What are architects immediately critical of when entering a building?


If it's a fancy lobby, if the flooring scheme would be considered "Bellagio leftovers," a term coined by a coworker who is a smart ass.

Feb 15, 13 2:56 am


And don't forget The Architect's Wife Style.
400 401 402 403 404 405 406 407 408


Feb 15, 13 11:03 am

I'm writing a movie about a sharp-witted, film-analyzing architect who finds a traveling, web-trolling film writer stealing all her design ideas. Working title: She Said She Said.

Feb 15, 13 11:28 am

Quondam: Can I be the web-trolling film writer stealing all your ideas in your movie? I'll work for food. :-)

hys316: The movie definitely is not about an overly critical architect  Truth be told, the profession is really just a catalyst to what the movie is really about. I can't talk about the plot in detail, because I'm embargoed at the moment. But I can say the theme is about the pursuit of one's dreams/passions. So for this film, the main character is an architect. I came here to try and learn some of the vernacular so the character sounds legit when he needs to sound legit in the script. I'm glad I did, as everyone has been a great big help.  

Thanks again,


Feb 16, 13 1:36 am
The only two professionals who spend most of their day looking up, are architects and prostitutes...
Feb 16, 13 3:42 am

Prostitutes are professionals? Wow? The only profession where you don't need to attend universities.

Van, I can't wait for an inspiring architects film. So far I haven't seen one yet, I really hope you'll make it better than Hollywood :)

Feb 16, 13 5:00 am
Belly of An Architect was a great film.
Feb 16, 13 7:36 am

vanexel711, sorry, but that part is already being written specifically for the future superstar actress Malibu-bu Childes. She wanted to play the role of the architect, but I told her she really didn't fit the character of Chop Suzy.



Feb 16, 13 12:59 pm

I'm pitching the script as Fassbinder meets Midnight in the Garden of Good and Evil -- creating a new genre even: the fashion police action film. Playing with a new title, but can't decide on Days of Daze or Daze of Days. Hey, maybe Go Figure!


Feb 16, 13 1:20 pm
Sarah Hamilton
All I think of when I think of Belly of an Architect is:

Why was that fat, old guy running around naked?

I'm never eating figs.
Feb 16, 13 9:10 pm

never heard of belly boy but the synopsis on imdb sounds horribly depressing.  if peter parker were an architect would be much more my speed.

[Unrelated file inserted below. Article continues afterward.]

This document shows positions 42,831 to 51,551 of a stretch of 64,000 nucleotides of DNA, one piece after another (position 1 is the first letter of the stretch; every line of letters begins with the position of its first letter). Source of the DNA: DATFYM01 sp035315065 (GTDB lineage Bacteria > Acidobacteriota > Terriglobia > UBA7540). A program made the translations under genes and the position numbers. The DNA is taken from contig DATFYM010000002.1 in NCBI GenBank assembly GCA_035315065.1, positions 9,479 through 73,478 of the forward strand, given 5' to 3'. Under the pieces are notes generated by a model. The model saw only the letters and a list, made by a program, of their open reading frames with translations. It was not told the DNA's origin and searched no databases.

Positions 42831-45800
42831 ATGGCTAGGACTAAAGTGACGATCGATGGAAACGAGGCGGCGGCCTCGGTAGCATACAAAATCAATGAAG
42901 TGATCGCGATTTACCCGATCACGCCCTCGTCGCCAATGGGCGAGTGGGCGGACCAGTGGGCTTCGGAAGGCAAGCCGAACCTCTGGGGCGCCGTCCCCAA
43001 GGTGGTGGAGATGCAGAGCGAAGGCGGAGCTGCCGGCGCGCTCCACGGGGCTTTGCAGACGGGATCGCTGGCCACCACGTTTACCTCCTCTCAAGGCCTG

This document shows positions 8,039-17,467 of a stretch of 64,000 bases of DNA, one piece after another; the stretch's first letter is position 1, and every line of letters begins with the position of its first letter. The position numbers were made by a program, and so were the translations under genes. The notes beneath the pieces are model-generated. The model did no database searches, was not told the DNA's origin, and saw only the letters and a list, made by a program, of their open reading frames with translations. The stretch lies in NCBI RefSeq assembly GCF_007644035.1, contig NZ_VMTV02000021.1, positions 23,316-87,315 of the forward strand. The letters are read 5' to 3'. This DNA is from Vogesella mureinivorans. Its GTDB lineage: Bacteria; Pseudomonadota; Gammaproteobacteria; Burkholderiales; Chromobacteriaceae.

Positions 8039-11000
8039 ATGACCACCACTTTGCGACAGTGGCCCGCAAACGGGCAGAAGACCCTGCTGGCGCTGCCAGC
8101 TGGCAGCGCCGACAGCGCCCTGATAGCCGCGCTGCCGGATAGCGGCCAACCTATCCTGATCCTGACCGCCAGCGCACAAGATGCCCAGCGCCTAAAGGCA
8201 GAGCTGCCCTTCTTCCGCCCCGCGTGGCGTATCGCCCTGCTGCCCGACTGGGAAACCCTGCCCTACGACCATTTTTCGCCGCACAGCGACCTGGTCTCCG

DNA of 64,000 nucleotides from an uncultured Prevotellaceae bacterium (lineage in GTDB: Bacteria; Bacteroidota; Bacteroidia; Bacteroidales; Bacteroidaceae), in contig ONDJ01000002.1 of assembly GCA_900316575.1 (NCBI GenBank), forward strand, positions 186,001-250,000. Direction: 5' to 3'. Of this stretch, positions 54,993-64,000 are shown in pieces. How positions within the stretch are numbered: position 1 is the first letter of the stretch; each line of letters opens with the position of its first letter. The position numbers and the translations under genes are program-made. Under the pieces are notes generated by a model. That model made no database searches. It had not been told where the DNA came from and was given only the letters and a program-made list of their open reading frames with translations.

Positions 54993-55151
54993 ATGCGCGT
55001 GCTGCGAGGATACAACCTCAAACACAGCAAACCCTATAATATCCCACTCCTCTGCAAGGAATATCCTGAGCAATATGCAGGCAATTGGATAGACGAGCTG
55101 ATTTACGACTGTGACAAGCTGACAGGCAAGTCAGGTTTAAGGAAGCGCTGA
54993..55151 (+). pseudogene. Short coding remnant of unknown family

Feb 17, 13 4:03 am
Sarah Hamilton
Why aren't there any superheroes daylighting as architects?
Feb 17, 13 10:43 am

It's only a Move E.

Feb 17, 13 12:25 pm
chatter of clouds

the way i look at things, pointing out technically defective work/workmanship does not constitute a criticism of the architecture but rather is drawing attention to what is obviously wrong. in criticising a design, i prefer to have good intentions in that respect.

secondly, criticism, again for me, is not so much a way of forming a judgement on a building (or for that matter, a musical performance, book and to a lesser extent films) - as if that mattered- but that these works become sites for a specific (or even general) connection of ideas that would not have occured otherwise. meaning, criticism is for my benefit nor for the buildings detriment. and then the larger picture (which will be limited by my own lack of education and lack of time allowance) will be clearer...even if the larger picture is a composite record of my thoughts bounded by their limitations

Feb 17, 13 1:27 pm

Van, I'm delighted that you came to actual architects to get input for your character. So much of the architecture profession represented on movie screens (or novels or TV) lacks even that level of research.

My blog, Building Content, is meant to be a bridge between the architectural profession and the entertainment industry. I'm writing a novel and I encourage other architects to write or film or script authentic and compelling stories.

If I can ever be of service in fleshing out character traits that ring true or by providing terminology that won't get in the way of your story, please let me know. I'd be glad to offer my 20+ years in architecture and my passion for storytelling to assist you.



My email is collier1960@hotmail 

My blog is

Feb 18, 13 1:26 am

I just finished writing a novel where 20% of the world's population employs an architect--after cell phones, i-pads, etc., architects have become the must-have life accessory--most consult their architects on a daily basis. Then, of course, the competition among architects is  fierce, thus the book is like The Gong Show meets Fantasy Island.

Feb 18, 13 11:53 am